Reports have surfaced that there has been a recent sighting of a baiji, or Yangtze River dolphin, a creature declared “functionally extinct” 10 years ago. The cetacean was apparently spotted last week, as a group of amateur conservationists spent a week surveying a stretch of the river in the hope that the dolphins (Lipotes vexillifer) may still be clinging on.
The group says that they saw the dolphin multiple times, although none were able to get any photographic evidence. “I saw most of the body, and the second time around I saw its mouth and head,” the leader of the expedition Song Qi told the Chinese state news agency Sixth Tone. “The front boat saw it three times.” The creatures were declared extinct in 2006 after a six-week expedition of 30 scientists scoured the 6,300-kilometer (3,915 miles) river and found nothing.
What is thought to have been the main driver of the dolphin’s demise is the continued construction of dams along much of the Yangtze, with the building of the Three Gorges Dam being a particularly heavily blow to the species.
But in addition to that, the plethora of heavy industry and development that has sprung up along the length of the river has caused a massive increase in traffic on the water, which harms the dolphins through boat strikes and noise pollution, in addition to the masses of pollution and chemicals that drain into it. The cetaceans have also been targeted for their meat.
The combination of these deadly factors has meant that the dolphin, which had been living in the Yangtze for at least 20 million years, is no more. One of just four dolphin species to have made fresh water rivers their exclusive habitats (the others being the Amazon, Ganges, and Indus River dolphins), the loss of the baiji was the loss of one of the world’s most evolutionarily distinct animals.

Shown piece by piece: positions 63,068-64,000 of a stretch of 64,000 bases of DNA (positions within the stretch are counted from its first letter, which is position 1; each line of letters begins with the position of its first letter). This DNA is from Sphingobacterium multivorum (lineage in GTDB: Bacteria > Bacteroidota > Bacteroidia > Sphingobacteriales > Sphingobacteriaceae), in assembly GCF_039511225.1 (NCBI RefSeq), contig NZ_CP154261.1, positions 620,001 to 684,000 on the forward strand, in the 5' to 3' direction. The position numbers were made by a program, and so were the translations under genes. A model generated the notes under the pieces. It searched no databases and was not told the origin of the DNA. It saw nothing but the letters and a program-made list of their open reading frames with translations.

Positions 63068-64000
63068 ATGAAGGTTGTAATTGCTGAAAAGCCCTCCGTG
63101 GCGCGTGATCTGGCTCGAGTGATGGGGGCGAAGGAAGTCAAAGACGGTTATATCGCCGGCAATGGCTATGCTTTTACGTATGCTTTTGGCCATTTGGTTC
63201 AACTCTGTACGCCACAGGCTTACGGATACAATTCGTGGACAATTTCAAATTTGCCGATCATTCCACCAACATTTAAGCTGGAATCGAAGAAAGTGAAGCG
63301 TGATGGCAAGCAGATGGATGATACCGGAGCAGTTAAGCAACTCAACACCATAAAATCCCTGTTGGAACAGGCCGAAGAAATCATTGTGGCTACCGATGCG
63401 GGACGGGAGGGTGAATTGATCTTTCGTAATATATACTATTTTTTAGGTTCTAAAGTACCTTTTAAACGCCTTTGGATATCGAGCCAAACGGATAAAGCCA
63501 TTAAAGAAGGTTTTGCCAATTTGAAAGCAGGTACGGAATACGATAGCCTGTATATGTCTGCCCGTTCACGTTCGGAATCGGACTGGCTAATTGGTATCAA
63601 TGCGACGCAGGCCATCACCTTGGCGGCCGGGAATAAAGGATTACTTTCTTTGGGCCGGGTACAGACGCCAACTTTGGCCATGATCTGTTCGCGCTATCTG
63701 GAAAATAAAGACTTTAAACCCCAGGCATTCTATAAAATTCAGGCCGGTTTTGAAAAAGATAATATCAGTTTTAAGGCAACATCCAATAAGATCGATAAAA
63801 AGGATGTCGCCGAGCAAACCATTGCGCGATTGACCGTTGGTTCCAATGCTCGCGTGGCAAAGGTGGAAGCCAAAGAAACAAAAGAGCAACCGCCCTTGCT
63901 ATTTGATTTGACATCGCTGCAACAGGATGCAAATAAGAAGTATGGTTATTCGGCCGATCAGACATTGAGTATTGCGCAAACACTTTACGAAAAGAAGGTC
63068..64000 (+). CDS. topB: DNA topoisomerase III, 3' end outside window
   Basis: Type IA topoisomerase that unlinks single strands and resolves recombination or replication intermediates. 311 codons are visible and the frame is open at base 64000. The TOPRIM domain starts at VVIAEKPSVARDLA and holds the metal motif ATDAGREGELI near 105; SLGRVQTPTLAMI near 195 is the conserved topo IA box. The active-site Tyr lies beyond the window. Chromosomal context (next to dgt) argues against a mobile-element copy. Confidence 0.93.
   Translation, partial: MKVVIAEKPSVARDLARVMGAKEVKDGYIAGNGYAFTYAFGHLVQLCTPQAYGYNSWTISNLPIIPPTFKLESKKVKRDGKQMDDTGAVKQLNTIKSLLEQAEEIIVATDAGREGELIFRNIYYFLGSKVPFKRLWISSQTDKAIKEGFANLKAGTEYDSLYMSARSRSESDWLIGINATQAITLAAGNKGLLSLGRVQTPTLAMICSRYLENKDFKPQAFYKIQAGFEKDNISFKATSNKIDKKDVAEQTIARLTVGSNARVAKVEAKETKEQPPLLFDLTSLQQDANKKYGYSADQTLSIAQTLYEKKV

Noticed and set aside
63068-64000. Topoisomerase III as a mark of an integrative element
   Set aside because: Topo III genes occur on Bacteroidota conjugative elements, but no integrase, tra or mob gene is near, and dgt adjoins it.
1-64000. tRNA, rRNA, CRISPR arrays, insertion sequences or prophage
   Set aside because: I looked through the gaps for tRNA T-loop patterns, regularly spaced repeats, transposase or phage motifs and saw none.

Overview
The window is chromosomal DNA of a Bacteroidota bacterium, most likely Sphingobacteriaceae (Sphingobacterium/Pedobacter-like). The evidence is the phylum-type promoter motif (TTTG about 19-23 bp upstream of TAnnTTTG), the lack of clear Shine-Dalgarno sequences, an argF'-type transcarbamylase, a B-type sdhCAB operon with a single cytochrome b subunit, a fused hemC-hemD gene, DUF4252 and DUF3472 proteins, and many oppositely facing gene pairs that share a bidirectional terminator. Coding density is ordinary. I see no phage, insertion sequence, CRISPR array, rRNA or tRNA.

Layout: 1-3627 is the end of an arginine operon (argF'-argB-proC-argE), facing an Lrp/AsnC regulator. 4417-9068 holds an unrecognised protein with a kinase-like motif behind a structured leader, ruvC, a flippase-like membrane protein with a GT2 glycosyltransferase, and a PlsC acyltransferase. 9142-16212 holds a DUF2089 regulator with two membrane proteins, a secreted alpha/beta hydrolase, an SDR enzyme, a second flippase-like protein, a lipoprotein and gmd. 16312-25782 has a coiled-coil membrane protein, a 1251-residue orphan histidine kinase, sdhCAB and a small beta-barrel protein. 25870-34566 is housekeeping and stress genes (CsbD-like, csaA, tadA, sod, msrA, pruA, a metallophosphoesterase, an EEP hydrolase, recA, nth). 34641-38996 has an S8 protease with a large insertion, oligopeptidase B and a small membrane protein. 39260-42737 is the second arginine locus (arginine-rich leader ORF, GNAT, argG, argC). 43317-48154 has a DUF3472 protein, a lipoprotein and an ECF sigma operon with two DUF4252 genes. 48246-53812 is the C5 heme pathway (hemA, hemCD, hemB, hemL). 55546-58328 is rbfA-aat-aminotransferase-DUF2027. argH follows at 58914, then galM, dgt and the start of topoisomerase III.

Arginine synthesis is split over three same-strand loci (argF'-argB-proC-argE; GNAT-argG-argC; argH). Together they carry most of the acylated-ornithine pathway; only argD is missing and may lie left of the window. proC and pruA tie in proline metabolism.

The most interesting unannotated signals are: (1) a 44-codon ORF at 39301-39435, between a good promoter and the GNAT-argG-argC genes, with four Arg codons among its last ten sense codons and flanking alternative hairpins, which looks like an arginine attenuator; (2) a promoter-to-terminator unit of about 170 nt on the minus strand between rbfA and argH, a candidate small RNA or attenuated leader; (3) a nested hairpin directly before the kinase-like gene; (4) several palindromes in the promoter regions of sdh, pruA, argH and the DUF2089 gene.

This isn’t actually the first time since the baiji was declared functionally extinct that apparent sightings have surfaced. Just a year after they were listed as extinct a sighting emerged of the dolphin, but this was later proven to likely to have been that of another rare cetacean that clings on in parts of the Yangtze River, the finless porpoise (Neophocaena phocaenoides). About half the size of the baiji, the finless porpoise is a similar color and easily mistaken for the dolphin.
With little to go on apart from the eyewitness accounts, some suspect that this latest spotting may once again turn out to be a mistaken identity, although according to reports researchers arrived on the scene to help with the search to no avail. But even if the creature spotted does turn out to be a genuine Yangtze River dolphin, it’s unlikely to change the creature’s fortunes. In 2006 the dolphins were declared “functionally extinct”, which means that they may well be persisting, but if they are there are too few of them for the species to survive.